This case arises out of injuries sustained by Benjamin Boyer when a metal pipe he was holding contacted high voltage wires. On May 3, 1993, Boyer was employed as a farm laborer by Southern Orchard Supply (Southern Orchard). He was assigned the task of replacing irrigation pipe that ran between two fields on opposite sides of a road. High voltage lines some 25 feet off the ground ran along the roadway. After debris was discovered in the pipe, Boyer and another worker attempted to clean it out. To force the debris out of the pipe, which was 30 feet long, they raised it on its end. In so doing, the aluminum pipe came too close to one of the high voltage wires, and Boyer was injured. He brought this action against Southern Orchard alleging that Southern Orchard negligently failed to report work to be performed near the power lines and thus caused his injuries.
Southern Orchard moved for summary judgment-on the grounds that Boyer had equal knowledge of the open and obvious danger posed by the power lines and failed to use ordinary care for his own safety Evidence was presented that Boyer knew the high voltage lines ran overhead near where he was working. He was also aware of the danger posed by the wires if he approached them too closely. Although he contended he was being careful to avoid the wires, he also acknowledged that he could have moved the pipe to a different location farther from the power lines before attempting to clean out the debris. Despite his knowledge of the presence of the lines and the danger they posed, he and the other worker lifted one end of the pipe into the air near the high voltage lines. Boyer admitted that he was not looking up when he and the other worker were attempting to raise the pipe.
In his response to Southern Orchard's motion, Boyer contended that Southern Orchard failed to comply with the provisions of the "High-voltage Safety Act," OCGA 46-3-30
et seq., regarding the reporting of certain work to be performed within ten feet of power lines. This failure, according to Boyer, was negligence per se and precluded summary judgment to Southern Orchard. The trial court denied Southern Orchard's motion, and we granted its application for interlocutory appeal. We conclude that the motion for summary judgment was erroneously denied and reverse.
Boyer has no claim against Southern Orchard under a premises liability theory. It is undisputed that Boyer had knowledge of the existence of the power lines and their potential danger. An employee who has knowledge of a hazardous condition equal to that of his employer cannot recover. "In an action by a servant against a master for alleged failure of duty on the part of the latter in not giving to the servant warning of a danger incident to his employment, it must appear that the master knew or ought to have known of the danger, and that the servant injured did not know and had not equal means with the master of knowing such fact, and by the exercise of ordinary care could not have known it." (Citation and punctuation omitted.) Whirlpool Corp. v. Hurlbut, 166 Ga. App. 95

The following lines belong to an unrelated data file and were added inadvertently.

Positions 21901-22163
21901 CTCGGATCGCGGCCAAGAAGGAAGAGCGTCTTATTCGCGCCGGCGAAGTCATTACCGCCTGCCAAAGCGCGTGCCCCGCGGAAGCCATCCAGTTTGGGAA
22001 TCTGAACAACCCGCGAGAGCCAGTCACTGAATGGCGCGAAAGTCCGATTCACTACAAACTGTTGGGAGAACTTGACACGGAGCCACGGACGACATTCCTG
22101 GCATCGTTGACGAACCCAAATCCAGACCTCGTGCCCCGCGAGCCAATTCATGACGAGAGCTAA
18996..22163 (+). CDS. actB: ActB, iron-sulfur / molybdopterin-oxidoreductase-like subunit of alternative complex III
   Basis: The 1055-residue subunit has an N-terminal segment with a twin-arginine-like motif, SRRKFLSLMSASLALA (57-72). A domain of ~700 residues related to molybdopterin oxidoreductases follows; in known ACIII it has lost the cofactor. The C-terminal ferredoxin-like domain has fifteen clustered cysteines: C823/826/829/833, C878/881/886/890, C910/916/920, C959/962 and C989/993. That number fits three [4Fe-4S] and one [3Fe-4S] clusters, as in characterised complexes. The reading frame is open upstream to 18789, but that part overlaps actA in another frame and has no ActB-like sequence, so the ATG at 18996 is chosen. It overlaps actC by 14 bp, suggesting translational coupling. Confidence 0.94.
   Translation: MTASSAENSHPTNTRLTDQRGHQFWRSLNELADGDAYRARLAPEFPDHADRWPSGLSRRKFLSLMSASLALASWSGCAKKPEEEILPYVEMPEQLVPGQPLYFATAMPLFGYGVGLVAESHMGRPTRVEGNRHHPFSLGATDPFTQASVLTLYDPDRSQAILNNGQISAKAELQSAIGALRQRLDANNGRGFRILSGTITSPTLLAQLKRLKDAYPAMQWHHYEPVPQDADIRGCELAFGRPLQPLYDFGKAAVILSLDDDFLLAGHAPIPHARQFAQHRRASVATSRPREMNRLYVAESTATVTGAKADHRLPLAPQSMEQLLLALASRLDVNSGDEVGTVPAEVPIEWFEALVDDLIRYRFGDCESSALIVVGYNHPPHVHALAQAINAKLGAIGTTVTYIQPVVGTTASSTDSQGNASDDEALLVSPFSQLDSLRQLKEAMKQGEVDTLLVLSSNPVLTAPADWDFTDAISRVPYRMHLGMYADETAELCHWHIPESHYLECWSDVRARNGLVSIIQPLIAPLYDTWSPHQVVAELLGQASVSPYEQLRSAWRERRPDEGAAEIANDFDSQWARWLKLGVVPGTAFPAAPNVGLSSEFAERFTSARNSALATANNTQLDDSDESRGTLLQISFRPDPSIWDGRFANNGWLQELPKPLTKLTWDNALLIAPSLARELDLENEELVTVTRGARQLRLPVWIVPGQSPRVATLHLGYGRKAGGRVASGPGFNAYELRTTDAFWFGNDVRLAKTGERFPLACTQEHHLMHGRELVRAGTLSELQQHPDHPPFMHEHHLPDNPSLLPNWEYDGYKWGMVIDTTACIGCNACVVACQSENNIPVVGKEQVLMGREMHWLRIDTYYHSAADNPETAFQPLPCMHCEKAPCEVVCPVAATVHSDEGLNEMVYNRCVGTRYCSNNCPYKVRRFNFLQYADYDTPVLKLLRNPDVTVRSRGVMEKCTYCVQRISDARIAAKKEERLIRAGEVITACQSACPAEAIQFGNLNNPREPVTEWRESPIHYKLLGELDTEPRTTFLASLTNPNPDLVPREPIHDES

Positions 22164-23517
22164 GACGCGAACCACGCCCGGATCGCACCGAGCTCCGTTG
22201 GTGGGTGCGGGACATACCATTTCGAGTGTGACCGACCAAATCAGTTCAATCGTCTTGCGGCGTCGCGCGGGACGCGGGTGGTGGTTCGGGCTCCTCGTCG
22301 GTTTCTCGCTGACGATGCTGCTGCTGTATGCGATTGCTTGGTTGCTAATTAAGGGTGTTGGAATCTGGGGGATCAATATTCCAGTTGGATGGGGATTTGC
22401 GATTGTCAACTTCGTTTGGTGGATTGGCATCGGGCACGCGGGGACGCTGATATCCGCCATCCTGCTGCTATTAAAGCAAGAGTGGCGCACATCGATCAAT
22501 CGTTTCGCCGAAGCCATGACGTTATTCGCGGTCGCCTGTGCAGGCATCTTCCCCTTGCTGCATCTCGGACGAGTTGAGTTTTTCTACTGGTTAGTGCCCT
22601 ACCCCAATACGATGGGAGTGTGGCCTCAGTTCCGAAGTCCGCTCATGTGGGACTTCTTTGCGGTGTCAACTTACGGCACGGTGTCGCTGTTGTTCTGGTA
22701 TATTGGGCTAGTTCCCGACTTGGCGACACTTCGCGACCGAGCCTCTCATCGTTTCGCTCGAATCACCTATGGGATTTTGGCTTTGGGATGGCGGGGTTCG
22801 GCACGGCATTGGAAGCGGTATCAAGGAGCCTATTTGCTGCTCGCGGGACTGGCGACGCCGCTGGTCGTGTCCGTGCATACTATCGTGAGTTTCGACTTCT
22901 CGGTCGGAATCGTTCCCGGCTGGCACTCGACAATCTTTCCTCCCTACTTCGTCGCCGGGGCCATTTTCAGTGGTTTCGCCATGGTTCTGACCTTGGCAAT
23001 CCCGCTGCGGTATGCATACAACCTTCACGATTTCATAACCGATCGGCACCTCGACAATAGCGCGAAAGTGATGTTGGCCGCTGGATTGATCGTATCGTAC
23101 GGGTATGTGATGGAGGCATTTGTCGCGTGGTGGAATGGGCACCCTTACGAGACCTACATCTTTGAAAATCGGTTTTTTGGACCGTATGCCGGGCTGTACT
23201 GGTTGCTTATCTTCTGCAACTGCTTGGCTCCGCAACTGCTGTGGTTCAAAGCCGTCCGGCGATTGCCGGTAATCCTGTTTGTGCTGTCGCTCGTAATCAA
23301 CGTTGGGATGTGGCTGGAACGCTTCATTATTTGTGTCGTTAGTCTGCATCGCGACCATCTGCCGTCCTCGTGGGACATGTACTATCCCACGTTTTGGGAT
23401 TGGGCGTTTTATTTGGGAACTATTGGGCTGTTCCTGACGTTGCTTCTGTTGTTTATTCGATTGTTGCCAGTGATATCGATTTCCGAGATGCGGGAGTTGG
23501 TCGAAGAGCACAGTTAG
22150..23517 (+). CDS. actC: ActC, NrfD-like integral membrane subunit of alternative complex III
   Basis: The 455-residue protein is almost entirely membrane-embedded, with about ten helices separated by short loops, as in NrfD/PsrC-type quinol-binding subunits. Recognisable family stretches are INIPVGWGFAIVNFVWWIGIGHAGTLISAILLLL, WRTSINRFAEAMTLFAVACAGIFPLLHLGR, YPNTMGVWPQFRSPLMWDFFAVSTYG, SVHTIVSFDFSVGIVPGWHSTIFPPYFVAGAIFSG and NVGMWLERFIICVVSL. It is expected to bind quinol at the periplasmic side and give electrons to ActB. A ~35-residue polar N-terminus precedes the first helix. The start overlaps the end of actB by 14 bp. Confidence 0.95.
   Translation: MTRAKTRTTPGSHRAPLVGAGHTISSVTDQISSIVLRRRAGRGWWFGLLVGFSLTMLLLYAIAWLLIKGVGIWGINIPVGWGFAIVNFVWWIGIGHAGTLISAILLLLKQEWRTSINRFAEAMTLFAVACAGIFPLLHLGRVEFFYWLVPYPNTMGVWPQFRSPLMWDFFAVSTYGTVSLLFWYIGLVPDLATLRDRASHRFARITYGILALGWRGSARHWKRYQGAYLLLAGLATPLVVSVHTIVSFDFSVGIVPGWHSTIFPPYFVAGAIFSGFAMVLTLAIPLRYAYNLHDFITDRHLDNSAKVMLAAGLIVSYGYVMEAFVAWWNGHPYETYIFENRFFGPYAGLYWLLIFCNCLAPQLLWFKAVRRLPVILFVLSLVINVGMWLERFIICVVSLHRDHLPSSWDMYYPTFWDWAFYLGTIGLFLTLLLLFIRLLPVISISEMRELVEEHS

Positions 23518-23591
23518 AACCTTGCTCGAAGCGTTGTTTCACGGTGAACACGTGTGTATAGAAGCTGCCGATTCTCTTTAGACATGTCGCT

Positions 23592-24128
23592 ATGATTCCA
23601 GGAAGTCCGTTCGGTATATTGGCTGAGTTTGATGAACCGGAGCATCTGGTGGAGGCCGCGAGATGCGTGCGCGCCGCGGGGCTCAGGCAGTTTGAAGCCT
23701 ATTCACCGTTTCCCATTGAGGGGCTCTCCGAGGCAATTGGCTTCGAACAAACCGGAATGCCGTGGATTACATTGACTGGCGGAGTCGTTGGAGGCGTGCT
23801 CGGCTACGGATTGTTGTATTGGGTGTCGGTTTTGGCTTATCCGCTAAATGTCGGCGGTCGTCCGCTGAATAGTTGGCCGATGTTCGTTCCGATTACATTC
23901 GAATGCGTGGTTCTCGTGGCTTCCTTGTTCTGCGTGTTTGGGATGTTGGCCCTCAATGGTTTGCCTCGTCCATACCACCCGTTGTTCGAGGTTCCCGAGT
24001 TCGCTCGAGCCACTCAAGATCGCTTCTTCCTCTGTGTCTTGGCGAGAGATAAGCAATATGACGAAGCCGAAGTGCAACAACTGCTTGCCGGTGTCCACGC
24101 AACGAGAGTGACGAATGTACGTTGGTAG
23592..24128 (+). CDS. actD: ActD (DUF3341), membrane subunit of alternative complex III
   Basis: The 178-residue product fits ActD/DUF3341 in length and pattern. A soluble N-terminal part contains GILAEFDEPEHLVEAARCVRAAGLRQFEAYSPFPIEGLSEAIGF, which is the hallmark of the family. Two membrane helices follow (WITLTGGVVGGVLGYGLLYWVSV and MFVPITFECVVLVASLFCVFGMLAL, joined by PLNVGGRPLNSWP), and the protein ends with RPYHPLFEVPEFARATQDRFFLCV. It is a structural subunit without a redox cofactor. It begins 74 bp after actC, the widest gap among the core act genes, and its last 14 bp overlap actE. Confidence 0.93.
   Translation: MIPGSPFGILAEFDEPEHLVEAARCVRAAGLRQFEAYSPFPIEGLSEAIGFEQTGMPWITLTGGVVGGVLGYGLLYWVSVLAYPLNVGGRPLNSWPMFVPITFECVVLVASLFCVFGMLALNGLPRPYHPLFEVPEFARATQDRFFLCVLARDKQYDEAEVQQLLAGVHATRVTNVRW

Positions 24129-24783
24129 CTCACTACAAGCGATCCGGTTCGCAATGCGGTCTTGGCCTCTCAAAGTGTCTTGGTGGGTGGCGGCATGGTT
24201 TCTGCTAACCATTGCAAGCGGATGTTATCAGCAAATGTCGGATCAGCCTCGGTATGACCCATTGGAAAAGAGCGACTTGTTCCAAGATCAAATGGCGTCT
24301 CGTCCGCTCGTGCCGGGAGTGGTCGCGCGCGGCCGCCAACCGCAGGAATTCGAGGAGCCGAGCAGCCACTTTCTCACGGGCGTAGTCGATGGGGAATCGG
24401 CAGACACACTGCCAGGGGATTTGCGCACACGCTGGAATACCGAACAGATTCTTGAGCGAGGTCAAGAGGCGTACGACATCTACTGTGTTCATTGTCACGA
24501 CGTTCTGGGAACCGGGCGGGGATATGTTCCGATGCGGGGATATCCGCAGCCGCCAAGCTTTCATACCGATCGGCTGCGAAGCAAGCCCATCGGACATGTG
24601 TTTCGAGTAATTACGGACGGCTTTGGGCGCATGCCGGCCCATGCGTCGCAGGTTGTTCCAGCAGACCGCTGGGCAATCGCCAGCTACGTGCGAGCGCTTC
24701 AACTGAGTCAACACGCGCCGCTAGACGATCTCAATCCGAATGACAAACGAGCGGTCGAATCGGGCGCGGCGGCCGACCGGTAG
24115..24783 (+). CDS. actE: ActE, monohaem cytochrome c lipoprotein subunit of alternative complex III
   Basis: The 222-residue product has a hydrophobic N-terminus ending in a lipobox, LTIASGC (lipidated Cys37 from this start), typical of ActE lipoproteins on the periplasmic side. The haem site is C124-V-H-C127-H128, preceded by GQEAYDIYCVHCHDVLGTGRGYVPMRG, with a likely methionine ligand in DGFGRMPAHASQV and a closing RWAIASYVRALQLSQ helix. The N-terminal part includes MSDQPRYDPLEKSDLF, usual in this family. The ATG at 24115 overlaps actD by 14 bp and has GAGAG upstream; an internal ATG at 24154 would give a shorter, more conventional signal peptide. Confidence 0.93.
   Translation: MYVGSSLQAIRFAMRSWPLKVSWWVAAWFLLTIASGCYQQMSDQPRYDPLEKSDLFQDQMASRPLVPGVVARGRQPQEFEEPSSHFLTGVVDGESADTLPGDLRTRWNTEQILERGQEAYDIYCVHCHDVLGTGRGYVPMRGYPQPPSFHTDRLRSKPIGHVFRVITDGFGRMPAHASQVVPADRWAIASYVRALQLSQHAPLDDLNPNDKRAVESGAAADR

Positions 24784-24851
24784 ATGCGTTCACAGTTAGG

, 99 (2) (303 SE2d 284
) (1983) (physical precedent only as to Division 6). See also Clayton v. Larisey, 190 Ga. App. 512 (379 SE2d 789) (1989)
. Here, in spite of his knowledge of the high voltage wires and their danger, Boyer, without looking up, attempted to lift a long section of the aluminum pipe into the air near the lines. He failed to exercise ordinary care for his own safety, and it was his own negligence that proximately caused his injury. This failure to exercise ordinary care is fatal to his claim. See Ga. Power Co. v. Purser, 152 Ga. App. 181 (262 SE2d 473) (1979)
; Leonardson v. Ga. Power Co., 210 Ga. App. 574
(436 SE2d 690
) (1993) (plaintiff attempted to move tree despite adjacent power line, which he knew was dangerous; summary judgment to power company affirmed).
Obviously aware of these facts that preclude recovery, Boyer attempts to impose liability on Southern Orchard through the High-voltage Safety Act. OCGA 46-3-33
does provide that a person or business intending to perform work within ten feet of a high voltage line must provide notice to the utilities protection center at least 72 hours prior to such work being performed and must guard against danger by undertaking certain measures prescribed in subsection (2). The Act, however, is directed only toward "those businesses, whether giant corporations or one-man concerns, whose usual activities would foreseeably bring their employees within close proximity to voltage lines." (Emphasis supplied.) Savannah Electric & Power Co. v. Holton, 127 Ga. App. 447
, 451 (193 SE2d 866
) (1972). See also Johnson v. Richardson, 202 Ga. App. 470 (414 SE2d 698) (1992)
. The kinds of activities intended to be covered under the Act "are not random or casual exposures to lines." Savannah Electric, supra at 450.
Here, Southern Orchard's business involved growing vegetables, which includes irrigating them. The installation of the pipes usually required that they be raised only 10-12 inches to connect one to the other, not 25 feet into the air. Although Boyer was in the vicinity of high voltage lines while replacing pipe and was injured, the only reason he came into contact with one of them was because he chose to attempt to raise a pipe near the line, without looking up at the line, rather than move to a different, safer location.
Because Boyer had actual knowledge of the existence of the lines and failed to exercise ordinary care for his own safety and because Southern Orchard is not liable under the High-voltage Safety Act, the trial court erred in denying Southern Orchard's motion for summary judgment.
Emerson Carey, Jr, for appellee.